Fagan message sparks AFL reality check
JUST when we all needed a big case of perspective, Brisbane Lions coach Chris Fagan delivered it.
The AFL world has been sent into a frenzy in recent days after players were told of a hub scenario that would see clubs placed in quarantined hubs for as many as 20 weeks in order to reboot the 2020 season.
Some players, understandably, are concerned about spending such a long time away from families - which mightn't be allowed to travel with players - while Collingwood president and AFL 'coronavirus cabinet' member Eddie McGuire stressed the up-to-20-week idea was a "worst-case scenario".
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But amid suggestions the AFL and the players' union are at loggerheads, Fagan - inspired by a text from former Melbourne coach and MND sufferer Neale Daniher - delivered an abrupt reality check on Thursday.
Fagan encouraged players to "suck it up" should the season have to restart in hubs.
"I got a text from Neale Daniher just to see how I was going. It made me think about how would Neil handle this? The news that he got that he had MND and the choices that he had to make in his life," Fagan said.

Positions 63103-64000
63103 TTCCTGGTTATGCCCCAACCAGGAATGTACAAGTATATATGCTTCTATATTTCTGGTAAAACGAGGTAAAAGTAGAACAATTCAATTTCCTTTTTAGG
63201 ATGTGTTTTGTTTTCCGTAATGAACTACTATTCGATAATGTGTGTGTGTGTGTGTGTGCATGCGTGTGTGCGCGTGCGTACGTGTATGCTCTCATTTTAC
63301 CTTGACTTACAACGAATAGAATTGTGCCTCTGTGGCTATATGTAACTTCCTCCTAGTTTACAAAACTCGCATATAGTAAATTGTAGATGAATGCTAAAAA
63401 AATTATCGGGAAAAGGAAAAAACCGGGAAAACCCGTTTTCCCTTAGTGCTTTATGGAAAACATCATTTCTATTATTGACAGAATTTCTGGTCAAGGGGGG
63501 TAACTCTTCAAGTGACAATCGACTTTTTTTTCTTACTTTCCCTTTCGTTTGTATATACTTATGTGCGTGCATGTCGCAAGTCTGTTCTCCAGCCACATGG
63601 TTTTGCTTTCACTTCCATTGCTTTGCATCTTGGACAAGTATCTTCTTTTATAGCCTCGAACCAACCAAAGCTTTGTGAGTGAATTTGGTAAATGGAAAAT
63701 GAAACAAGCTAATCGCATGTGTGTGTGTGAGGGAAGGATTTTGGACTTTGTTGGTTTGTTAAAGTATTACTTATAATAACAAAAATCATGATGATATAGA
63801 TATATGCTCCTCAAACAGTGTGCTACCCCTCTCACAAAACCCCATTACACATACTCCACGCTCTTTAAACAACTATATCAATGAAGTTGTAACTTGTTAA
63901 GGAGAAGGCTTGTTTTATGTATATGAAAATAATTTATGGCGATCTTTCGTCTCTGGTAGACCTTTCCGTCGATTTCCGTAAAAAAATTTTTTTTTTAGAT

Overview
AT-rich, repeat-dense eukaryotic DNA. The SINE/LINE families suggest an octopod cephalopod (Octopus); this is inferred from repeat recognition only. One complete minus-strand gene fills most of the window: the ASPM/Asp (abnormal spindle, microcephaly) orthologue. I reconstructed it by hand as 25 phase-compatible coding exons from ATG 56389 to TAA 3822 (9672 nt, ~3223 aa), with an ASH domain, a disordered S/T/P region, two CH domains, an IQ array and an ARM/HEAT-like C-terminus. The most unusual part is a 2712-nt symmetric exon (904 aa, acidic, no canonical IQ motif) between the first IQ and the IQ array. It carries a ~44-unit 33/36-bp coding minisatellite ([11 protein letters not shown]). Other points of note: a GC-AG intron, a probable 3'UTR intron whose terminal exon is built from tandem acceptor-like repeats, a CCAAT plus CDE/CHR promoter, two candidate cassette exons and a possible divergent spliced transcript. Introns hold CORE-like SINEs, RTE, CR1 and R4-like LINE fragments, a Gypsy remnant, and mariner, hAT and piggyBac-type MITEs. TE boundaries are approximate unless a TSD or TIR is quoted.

"When you think about that and you think about what we're faced with, it's relatively minor. It's short-term, we're not going to jail, we're not going to die, we're not going to war. It will end, we will get back to normal - it's just going to take a little bit of sacrifice for a while.
"I spent (Wednesday) afternoon after Neale's text thinking about all the great things footy has done for me and I reckon I couldn't be any more grateful to the game for all the opportunities I've had.
"I figure right now, what we need to do is actually suck it up and do what's best for the game in the hope that we can return to where we've been at over the last 50 years. That's my attitude towards it - and the majority of our players."
Fagan said he could understand why some players would be concerned about the hubs process, but added they "might just need a little bit more time to process it all".
"I knew about this a week ago, so I didn't probably arrive at that point until (Tuesday) afternoon after a lot of conversations and understanding the whole situation the fullest extent," he said.
"I'm sure, you know, over time, we'll get used to that idea. but it is shock to some people. You go through various phases before you become to accept the situation and move on."
Fagan said the shutdown was initially a "shock" for him but, like many, had developed a good routine to do "constructive, purposeful things".
"I've got a roof over my head and I've got enough money to provide food and stuff like that, so pretty grateful," he said.
"It's a great learning time for us as human beings."
Fagan said most of his players that had returned home to their respective states of origin during the shutdown would all be back in Brisbane by the end of next week.